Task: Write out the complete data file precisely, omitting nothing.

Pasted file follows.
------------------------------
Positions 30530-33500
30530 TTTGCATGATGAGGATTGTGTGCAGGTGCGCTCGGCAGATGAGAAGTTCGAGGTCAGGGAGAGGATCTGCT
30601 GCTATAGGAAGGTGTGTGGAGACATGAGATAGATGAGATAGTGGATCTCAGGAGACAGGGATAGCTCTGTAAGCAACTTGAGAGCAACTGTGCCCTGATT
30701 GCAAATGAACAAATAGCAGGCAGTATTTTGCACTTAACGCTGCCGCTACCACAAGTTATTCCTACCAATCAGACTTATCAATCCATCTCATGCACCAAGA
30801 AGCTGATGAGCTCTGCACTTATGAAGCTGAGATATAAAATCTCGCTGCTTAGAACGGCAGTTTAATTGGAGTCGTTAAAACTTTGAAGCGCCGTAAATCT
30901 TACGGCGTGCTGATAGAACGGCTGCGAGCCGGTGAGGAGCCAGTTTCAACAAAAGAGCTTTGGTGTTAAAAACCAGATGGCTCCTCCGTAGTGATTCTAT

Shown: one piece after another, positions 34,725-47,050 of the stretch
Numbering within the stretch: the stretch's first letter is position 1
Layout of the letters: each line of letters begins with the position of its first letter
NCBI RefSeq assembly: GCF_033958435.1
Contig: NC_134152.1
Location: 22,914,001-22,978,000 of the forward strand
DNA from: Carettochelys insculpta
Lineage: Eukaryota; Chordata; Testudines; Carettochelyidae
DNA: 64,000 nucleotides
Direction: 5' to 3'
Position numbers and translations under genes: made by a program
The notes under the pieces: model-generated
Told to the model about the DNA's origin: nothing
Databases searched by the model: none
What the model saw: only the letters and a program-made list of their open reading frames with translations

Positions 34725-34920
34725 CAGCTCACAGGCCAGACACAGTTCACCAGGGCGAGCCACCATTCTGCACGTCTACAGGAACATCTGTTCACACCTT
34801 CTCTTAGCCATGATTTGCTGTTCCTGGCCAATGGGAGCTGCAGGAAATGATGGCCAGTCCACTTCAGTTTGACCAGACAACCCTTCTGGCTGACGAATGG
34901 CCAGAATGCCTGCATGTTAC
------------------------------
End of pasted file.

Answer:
Positions 30530-33500
30530 TTTGCATGATGAGGATTGTGTGCAGGTGCGCTCGGCAGATGAGAAGTTCGAGGTCAGGGAGAGGATCTGCT
30601 GCTATAGGAAGGTGTGTGGAGACATGAGATAGATGAGATAGTGGATCTCAGGAGACAGGGATAGCTCTGTAAGCAACTTGAGAGCAACTGTGCCCTGATT
30701 GCAAATGAACAAATAGCAGGCAGTATTTTGCACTTAACGCTGCCGCTACCACAAGTTATTCCTACCAATCAGACTTATCAATCCATCTCATGCACCAAGA
30801 AGCTGATGAGCTCTGCACTTATGAAGCTGAGATATAAAATCTCGCTGCTTAGAACGGCAGTTTAATTGGAGTCGTTAAAACTTTGAAGCGCCGTAAATCT
30901 TACGGCGTGCTGATAGAACGGCTGCGAGCCGGTGAGGAGCCAGTTTCAACAAAAGAGCTTTGGTGTTAAAAACCAGATGGCTCCTCCGTAGTGATTCTAT

Shown: one piece after another, positions 34,725-47,050 of the stretch
Numbering within the stretch: the stretch's first letter is position 1
Layout of the letters: each line of letters begins with the position of its first letter
NCBI RefSeq assembly: GCF_033958435.1
Contig: NC_134152.1
Location: 22,914,001-22,978,000 of the forward strand
DNA from: Carettochelys insculpta
Lineage: Eukaryota; Chordata; Testudines; Carettochelyidae
DNA: 64,000 nucleotides
Direction: 5' to 3'
Position numbers and translations under genes: made by a program
The notes under the pieces: model-generated
Told to the model about the DNA's origin: nothing
Databases searched by the model: none
What the model saw: only the letters and a program-made list of their open reading frames with translations

Positions 34725-34920
34725 CAGCTCACAGGCCAGACACAGTTCACCAGGGCGAGCCACCATTCTGCACGTCTACAGGAACATCTGTTCACACCTT
34801 CTCTTAGCCATGATTTGCTGTTCCTGGCCAATGGGAGCTGCAGGAAATGATGGCCAGTCCACTTCAGTTTGACCAGACAACCCTTCTGGCTGACGAATGG
34901 CCAGAATGCCTGCATGTTAC